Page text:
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Jeffery Neely

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April 17, 2012 | By Morgan Little
WASHINGTON -- The General Services Administration official who was the first to bring attention to excessive spending taking place at a 2010 conference in Las Vegas testified Tuesday to support the government's investigation and subsequent dealings with the agency. Deputy Commissioner Susan Brita told those attending Tuesday's House Transportation and Infrastructure subcommittee hearing that "I share your anger and disappointment in GSA's conduct. " Brita initially informed Robert Peck, the former commissioner of the Public Buildings Service, of her concerns about the need for the conference, and has since aided in Inspector General Brian Miller's examination of the GSA. Peck was one of two deputies fired from the GSA following the resignation of the agency's administrator, Martha Johnson.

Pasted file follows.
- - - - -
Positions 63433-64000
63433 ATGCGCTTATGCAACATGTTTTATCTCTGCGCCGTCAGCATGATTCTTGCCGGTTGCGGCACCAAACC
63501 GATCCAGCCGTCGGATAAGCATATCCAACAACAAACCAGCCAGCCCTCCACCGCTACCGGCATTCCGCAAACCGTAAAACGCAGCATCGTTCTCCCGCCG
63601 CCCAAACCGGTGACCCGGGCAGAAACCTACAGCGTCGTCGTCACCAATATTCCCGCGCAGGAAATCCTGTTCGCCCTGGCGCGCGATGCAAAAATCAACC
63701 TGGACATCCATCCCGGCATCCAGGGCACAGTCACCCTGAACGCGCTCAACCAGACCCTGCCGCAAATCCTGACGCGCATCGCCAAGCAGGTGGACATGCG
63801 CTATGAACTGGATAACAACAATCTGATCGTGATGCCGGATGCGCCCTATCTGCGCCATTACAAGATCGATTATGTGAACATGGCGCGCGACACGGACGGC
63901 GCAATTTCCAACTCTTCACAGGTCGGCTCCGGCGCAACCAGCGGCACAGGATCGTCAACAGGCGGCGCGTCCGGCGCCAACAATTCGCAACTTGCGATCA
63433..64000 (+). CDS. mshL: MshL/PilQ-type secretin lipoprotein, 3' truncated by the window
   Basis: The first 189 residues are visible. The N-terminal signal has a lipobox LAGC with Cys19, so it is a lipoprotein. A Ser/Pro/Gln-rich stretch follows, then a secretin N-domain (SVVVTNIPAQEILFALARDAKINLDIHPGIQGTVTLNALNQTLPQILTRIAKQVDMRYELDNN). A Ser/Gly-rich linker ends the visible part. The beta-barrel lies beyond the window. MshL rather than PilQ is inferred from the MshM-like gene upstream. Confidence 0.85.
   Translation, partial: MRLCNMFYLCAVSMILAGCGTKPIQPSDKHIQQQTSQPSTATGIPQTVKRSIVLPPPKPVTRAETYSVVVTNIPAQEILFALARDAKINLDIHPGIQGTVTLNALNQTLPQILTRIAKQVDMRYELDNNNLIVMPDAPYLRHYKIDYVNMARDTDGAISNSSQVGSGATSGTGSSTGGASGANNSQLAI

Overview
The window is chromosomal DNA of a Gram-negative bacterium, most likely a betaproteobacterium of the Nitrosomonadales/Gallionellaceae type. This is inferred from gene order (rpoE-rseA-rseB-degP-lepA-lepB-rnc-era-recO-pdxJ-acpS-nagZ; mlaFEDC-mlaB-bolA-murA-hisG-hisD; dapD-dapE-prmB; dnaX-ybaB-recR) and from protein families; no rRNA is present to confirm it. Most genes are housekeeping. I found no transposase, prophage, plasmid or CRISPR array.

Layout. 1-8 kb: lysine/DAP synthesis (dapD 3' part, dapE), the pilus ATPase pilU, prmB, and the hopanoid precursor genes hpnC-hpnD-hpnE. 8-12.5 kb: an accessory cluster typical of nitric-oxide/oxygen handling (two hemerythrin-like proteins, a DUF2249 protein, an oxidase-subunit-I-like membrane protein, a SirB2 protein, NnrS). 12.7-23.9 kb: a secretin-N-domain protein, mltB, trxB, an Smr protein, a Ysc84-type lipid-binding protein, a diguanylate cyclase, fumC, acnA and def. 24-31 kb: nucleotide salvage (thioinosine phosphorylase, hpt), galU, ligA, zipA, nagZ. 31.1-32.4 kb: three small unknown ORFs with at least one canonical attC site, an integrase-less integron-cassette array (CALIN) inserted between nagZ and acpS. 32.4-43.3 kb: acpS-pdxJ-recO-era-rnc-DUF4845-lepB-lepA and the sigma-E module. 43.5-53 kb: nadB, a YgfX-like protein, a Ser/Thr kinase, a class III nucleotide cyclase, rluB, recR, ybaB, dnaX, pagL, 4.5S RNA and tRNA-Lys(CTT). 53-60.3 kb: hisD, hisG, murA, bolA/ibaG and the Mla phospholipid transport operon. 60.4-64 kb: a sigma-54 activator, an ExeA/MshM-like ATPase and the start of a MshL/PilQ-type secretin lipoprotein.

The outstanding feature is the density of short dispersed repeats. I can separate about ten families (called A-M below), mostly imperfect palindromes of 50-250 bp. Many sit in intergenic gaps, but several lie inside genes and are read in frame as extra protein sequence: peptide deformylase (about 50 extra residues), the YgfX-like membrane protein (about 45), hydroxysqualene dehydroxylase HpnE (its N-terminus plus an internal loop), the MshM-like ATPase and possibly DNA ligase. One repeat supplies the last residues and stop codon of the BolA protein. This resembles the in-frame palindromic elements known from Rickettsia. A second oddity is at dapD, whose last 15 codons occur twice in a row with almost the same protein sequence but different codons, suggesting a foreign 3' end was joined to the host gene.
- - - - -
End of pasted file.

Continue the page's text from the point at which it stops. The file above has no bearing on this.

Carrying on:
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NEWS
April 18, 2012 | By Morgan Little
WASHINGTON - The Senate took its turn holding a hearing on the excessive spending of the embattled General Services Administration on Wednesday, with Sen. Barbara Boxer (D-Calif.) announcing “the party's over.” Boxer, chairwoman of the Senate Committee on Environment and Public Works, began the oversight hearing on the GSA by detailing its history of misconduct stretching back to the administration of President Carter in the late 1970s. Boxer called Daniel Tangherlini, the new acting administrator of the GSA, “a no-nonsense leader” and expressed confidence that he would be able to clean up the mess left behind by former administrator Martha Johnson, who resigned soon after the scandal came to light.
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